Lower downtown Montreal, on the edge of the Quartier International, is not exactly a restaurant mecca. But Albert Bistro, a relative newcomer, is well worth a detour, writes Jean-Philippe Tastet today. The critic for Le Devoir assures prospective diners that once they taste chef Jean-Philippe Desjardins' and sous chef Billy Galindo's food, they will feel compelled to book a return trip. Albert is a restaurant you want to introduce to good friends, writes Tastet.
The critic samples "quatre plats irréprochables" at the bistro for lunch: impeccable cold cucumber and melon soup; delicious turbot and whelk ceviche; radish and cantaloupe salad with poached egg, nuts, goat's cheese croquettes, and honey-mustard vinaigrette; and, finally, a dish fit for a fancier restaurant that consists of trout, broad beans, and mashed potatoes with lobster bisque Thermidor. Quadruple round of applause and trumpets, drums and cymbals, declares Tastet. Lunch at Albert? Winner.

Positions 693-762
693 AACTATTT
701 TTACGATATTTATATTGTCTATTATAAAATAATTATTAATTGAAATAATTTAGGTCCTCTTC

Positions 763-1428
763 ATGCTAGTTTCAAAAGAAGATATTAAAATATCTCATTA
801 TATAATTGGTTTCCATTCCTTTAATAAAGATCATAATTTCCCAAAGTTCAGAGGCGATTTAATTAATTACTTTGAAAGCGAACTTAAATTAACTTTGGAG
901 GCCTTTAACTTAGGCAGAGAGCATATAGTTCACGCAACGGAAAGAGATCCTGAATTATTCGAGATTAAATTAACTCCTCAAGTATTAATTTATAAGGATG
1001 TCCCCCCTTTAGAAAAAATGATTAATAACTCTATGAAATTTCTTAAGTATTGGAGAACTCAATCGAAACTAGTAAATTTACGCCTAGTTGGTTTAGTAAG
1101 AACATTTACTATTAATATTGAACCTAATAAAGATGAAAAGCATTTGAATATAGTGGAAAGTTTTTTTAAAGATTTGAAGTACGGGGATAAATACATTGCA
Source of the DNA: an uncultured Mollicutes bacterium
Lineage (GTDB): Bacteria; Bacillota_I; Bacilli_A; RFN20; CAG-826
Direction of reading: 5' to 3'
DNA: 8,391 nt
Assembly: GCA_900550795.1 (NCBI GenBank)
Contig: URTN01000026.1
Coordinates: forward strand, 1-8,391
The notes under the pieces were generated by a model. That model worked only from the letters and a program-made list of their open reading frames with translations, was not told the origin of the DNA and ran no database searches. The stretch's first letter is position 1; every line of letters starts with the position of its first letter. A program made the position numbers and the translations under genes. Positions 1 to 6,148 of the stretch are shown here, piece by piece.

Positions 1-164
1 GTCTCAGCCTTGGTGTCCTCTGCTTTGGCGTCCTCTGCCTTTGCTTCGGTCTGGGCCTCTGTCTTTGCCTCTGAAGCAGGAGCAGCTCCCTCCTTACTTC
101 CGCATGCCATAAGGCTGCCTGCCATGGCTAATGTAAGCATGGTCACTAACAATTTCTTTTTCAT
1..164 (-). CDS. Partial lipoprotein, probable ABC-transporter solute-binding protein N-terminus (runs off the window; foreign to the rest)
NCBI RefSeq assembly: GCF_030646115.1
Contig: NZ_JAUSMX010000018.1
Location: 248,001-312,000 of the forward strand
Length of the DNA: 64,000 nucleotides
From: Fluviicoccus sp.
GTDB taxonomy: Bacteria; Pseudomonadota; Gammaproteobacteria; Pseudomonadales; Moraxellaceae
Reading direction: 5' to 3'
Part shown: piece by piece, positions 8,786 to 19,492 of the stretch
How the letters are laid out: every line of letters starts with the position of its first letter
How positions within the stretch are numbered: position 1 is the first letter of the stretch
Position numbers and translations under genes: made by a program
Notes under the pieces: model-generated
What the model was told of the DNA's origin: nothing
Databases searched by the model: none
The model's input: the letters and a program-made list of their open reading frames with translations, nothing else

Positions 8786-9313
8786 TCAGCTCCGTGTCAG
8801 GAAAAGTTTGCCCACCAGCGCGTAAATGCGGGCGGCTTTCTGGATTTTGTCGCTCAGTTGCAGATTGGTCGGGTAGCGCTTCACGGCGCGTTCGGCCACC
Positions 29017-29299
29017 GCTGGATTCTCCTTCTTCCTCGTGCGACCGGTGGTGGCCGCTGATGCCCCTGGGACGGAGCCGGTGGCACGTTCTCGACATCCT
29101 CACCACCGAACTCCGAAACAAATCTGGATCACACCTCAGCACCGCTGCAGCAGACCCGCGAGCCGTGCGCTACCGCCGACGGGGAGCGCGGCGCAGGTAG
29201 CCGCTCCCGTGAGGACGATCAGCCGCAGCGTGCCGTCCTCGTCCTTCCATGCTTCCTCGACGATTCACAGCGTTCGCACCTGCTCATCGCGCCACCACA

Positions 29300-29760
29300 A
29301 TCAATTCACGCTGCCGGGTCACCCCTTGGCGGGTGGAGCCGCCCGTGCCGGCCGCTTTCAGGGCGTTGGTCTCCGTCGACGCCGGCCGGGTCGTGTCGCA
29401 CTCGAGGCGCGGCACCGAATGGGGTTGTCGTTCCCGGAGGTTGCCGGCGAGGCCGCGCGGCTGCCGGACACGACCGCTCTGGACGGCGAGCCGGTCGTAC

On to the critic's dinner at the restaurant. A parade of smaller plates are sampled, all of which elicit "des 'Oh !' et des 'Ah !' unanimes" from Tastet's table. Hits range from chicken liver mousse with chokecherry and speculoos, to a salad of crisp vegetables, mozzarella di buffalla, pea purée, and, finally, two "belles" slices of brioche sausage with a mustard made from elderberry must. Albert's beef tartare is good enough "à vous faire regretter d’avoir mangé des tartares ailleurs." Of three desserts ordered, two are good, and one excellent.
Needless to say, it's a "coup de coeur" verdict from the critic. Go eat here, counsels Tastet. Thanks to their charming establishment, Albert Bistro's owners have single-handedly transformed an ordinary stretch of the city into a food destination of note.